Adventures in DSLR Video Recording

canon7dBefore you decide that buying a brand spanking new DSLR automatically makes you the new James Cameron, there are a couple of limitations (of recording video on a DSLR) that you should take into consideration.

Hard Limit of 29:59 Regardless of Recording Quality/Resolution

The first limitation is apparently related to taxes imposed on a traditional camera versus a “video camera”. According to the straight laced, black suited people who are after a cut of the hard earned money of every person on the planet, a “video camera” is defined as a camera that is able to capture motion (video) for durations above 29 minutes and 59 seconds. Once your camera is able to record 30 minutes of video at a go, it (and all the packaging that it comes with) miraculously relabels itself as a video camera and as such is subject to higher taxes (in many countries worldwide) than the camera sitting next to it that is able to record an amazing 1 second of video less.

Camera manufacturers, like any self respecting business under threat of higher taxes on some of their products, have since decided that imposing an artificial limitation of 29 minutes and 59 seconds, thus striking a blow at all that is evil in the world today.

4GB Filesize Limit

The second limitation is a limit of 4GB per file/video on your DSLR. This is thanks to the FAT32 filesystem, which was released sometime in the mid 90s, way back when a hard drive that had anything more than 1GB of storage was considered to be more at home in the offices of NASA or Industrial Light & Magic. Of course, back then, mentioning a file that was larger than 4GB in a crowd of geeks would give anyone nearby the impression that you were some earlier incarnation of Russell Peters.

Back here in 2013, the vast majority of new computers are likely to be sold with upwards of 2TB (or 2000GB for the less geeky amongst us) of hard drive space. A typical high definition movie takes up anywhere from 6GB to 45GB of hard drive space. And FAT32, we thought, had been banished to dark halls of random computing museums. But no! FAT32 is still widely used by the majority of camera manufacturers as their filesystem of choice. Why? Apparently FAT32 is the most widely compatible filesystem today.

Personally, I would have gone with NTFS, seeing as Microsoft still dominates the desktop OS market with something like 90% market share. On top of that, Mac OS X and Linux (which are 2nd and 3rd, combine to form just above 8%), are both capable of reading NTFS out of the box (and write to NTFS as well with minimal effort).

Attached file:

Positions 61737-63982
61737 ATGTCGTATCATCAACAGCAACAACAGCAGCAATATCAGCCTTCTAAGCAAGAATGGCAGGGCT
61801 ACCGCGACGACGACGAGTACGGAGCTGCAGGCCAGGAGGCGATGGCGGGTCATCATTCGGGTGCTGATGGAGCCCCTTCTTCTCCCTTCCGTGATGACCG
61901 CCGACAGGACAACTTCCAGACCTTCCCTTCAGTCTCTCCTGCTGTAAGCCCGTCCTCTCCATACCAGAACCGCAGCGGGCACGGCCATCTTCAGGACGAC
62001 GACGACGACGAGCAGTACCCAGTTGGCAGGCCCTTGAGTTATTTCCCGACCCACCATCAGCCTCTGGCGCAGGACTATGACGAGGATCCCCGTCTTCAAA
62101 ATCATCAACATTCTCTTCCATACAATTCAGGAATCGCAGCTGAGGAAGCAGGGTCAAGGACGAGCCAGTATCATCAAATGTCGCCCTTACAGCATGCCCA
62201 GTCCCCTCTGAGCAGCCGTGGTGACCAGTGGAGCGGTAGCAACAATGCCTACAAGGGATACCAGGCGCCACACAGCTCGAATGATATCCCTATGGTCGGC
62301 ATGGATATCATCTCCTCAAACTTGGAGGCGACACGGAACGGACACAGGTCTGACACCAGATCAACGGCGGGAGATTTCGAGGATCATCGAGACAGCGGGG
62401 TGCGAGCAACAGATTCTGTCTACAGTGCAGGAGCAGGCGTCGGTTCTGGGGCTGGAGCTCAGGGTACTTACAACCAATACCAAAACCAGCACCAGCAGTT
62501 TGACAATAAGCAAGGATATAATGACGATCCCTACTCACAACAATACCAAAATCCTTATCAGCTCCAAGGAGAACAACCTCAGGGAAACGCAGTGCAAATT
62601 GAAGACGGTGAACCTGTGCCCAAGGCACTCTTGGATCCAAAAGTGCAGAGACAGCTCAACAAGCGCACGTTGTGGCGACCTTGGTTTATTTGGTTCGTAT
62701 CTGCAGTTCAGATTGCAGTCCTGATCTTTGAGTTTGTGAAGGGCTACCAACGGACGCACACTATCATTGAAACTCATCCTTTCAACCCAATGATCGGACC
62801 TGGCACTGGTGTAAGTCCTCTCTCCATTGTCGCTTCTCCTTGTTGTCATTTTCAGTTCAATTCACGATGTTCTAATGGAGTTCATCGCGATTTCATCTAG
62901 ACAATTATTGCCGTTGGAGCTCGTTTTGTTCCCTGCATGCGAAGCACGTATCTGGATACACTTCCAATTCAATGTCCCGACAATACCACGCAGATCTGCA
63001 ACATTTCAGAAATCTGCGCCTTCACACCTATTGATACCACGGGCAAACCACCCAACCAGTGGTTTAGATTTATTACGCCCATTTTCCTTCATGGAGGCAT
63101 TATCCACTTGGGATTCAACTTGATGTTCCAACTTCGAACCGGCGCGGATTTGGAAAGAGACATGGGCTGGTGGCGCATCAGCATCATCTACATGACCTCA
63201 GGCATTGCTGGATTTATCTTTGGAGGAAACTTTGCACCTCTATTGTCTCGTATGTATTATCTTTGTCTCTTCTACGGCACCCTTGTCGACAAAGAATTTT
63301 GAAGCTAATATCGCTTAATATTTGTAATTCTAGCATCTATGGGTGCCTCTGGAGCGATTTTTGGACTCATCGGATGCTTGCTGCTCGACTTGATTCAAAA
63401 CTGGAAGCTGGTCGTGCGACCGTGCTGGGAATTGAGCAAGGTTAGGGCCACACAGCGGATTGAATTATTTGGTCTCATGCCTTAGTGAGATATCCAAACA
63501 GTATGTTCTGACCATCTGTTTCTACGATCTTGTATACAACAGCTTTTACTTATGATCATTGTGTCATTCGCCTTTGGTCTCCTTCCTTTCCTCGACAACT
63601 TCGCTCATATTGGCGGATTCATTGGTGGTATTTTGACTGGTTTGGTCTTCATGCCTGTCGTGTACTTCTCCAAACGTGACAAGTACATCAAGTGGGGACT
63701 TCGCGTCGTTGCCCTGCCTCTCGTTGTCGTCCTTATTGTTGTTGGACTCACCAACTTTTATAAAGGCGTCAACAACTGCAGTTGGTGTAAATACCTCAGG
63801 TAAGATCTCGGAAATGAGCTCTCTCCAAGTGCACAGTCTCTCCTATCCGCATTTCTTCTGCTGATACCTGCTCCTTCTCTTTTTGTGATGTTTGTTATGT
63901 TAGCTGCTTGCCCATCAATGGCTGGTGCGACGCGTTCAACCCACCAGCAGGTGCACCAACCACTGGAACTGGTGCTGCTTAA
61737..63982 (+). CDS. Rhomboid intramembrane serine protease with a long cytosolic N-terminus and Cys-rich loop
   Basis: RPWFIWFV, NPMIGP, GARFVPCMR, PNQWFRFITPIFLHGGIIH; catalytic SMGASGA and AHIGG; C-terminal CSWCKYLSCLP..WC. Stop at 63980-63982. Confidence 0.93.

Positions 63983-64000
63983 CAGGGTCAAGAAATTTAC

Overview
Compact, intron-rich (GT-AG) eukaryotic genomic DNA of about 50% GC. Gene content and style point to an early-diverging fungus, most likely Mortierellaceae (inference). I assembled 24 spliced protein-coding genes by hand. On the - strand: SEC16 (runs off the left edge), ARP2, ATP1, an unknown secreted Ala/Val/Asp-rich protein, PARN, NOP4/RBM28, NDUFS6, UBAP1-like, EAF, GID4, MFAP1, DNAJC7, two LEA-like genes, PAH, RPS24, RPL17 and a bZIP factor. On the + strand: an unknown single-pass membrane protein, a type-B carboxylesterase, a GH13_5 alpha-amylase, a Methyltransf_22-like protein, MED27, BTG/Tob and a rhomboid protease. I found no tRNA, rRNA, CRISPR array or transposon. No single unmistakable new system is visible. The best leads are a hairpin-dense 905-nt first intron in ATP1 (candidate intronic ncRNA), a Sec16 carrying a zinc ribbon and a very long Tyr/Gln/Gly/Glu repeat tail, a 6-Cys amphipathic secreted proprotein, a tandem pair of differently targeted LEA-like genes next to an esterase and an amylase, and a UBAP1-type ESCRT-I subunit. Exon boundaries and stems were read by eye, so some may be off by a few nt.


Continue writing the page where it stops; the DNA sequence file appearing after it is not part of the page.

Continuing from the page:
A combination of the above two limitations will probably be a massive Boeing 747 sized thorn in the side of many considering a DSLR for video (semi pro or above) purposes. A recent foray on my end into DSLR video (which fortunately ended well), provides the following statistic; HD video (720p/1080p) will weigh in at an average of 300MB+ per minute. What this means, is that thanks to the FAT32 file size limit, you have a maximum of about 12 minutes of video at that resolution. Even if you were to drop the recording resolution to a pedestrian 480p (640×480), you end up with a maximum of 24 minutes. On the bright side, all of your current video length limitations are thanks to FAT32 and not the hard limit of 29 minutes and 59 seconds right?

After all is said and done, the hard limit of 29:59 isn’t really a major factor for now. On the other hand, with most people expecting HD video these days, the 12 minute limit is something of an annoyance. Nobody is asking for the ability to film an entire 2 hour movie in a single take on a DSLR, but at the same time, 12 minutes is a rather short amount of time, even for something like an interview. While you could “pause” the interview for a second or two to hit the stop and record button on your DSLR, this option isn’t always available, and even when it is, that second or two is entirely capable of derailing the momentum of said interview. When the option isn’t available, those missing seconds of an interview will most likely result in much pain and suffering… for you (and this is assuming you are always at the camera and watching it like a hawk… let’s hope you aren’t standing at another camera when it hits the file size limit).

Moving along to the less catastrophic problems you will run to during your SLR video adventures now…